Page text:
Hong Kong peak surprise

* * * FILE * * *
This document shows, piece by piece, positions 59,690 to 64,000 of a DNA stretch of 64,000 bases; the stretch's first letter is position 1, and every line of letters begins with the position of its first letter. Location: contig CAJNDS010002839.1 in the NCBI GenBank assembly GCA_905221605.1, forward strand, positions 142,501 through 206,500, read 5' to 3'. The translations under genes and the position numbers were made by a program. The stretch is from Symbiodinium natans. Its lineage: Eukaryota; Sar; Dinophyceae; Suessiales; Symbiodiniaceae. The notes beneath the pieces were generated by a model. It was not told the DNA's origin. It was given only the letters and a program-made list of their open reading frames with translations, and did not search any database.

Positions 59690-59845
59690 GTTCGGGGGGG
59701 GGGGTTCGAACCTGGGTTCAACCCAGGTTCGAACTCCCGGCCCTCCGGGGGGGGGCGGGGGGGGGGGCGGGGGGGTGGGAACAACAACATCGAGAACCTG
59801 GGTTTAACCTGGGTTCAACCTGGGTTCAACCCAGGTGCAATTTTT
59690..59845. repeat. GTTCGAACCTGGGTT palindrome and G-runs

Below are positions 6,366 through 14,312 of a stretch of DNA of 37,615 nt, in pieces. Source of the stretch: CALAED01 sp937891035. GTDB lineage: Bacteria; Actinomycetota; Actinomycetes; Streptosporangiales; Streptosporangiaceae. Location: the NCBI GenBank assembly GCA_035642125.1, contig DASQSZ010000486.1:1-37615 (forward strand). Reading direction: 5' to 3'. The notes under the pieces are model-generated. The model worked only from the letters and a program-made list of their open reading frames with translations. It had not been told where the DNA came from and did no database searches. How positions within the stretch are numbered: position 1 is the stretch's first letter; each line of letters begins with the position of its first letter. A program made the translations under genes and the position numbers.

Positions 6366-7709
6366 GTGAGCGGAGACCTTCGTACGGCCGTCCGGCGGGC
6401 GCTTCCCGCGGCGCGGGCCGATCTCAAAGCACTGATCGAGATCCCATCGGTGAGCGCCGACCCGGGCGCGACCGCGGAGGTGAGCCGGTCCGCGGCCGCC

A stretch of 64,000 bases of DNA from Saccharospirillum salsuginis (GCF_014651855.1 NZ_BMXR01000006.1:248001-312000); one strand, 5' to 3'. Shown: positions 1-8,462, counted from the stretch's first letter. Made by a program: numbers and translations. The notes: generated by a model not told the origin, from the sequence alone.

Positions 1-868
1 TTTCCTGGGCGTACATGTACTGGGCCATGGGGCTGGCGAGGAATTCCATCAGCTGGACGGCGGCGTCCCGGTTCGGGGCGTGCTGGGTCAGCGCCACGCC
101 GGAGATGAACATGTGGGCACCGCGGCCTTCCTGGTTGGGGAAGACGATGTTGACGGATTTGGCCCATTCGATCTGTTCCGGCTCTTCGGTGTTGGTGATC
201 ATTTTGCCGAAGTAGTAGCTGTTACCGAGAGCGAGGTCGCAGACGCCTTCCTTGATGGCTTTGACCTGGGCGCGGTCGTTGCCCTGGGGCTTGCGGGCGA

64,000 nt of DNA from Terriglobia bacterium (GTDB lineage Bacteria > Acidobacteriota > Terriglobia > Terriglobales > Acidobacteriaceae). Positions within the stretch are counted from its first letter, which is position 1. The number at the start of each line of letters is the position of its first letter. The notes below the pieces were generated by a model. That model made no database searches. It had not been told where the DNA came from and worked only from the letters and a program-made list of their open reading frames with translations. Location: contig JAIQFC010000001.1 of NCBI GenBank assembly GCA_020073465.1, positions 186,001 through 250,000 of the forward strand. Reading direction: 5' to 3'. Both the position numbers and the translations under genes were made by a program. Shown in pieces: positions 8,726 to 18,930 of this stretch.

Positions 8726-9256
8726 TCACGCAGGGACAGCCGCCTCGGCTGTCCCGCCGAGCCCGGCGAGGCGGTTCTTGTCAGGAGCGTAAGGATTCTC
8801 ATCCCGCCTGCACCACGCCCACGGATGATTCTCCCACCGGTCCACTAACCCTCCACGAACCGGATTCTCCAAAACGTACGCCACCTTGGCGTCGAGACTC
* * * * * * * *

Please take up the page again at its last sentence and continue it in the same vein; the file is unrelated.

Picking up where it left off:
HONG Kong has started to see signs of a peak season re-emergence after last year’s dismal offerings. Hong Kong Air Cargo Terminals, which handles about 80 per cent of Hong Kong’s cargo traffic, recorded a 1.7 per cent increase in October compared to last year, to a total of 225,856 tons.The increase has caught some forwarders by surprise following cargo operators capacity cuts, although some have come out ahead. Stephen Fernandez, cargo manager of Air Charter Service in Hong Kong says that his office’s peak season resurgence has come as a pleasant surprise.“We started receiving enquiries in the middle of September, but it wasn’t until early October that they started booking the flights and the market really picked up. There was, all of a sudden, a lack of availability on B747s. At first most of the freight travelled trans-Pacific over to the States, and then the European market also saw increased demand. However in the last week or so the US has got a little bit quieter in the run-up to Thanksgiving, but that’s to be expected.”Fernandez isn’t getting carried away though. “One theory is that this is a bit of a ‘faux’ peak season created by capacity that has been taken out of the market by airlines parking up some of their fleets. Still, it’s fuelled by demand, which can only be a good thing. How much this resurgent demand is galvanised by fewer aircraft is hard to say though.”

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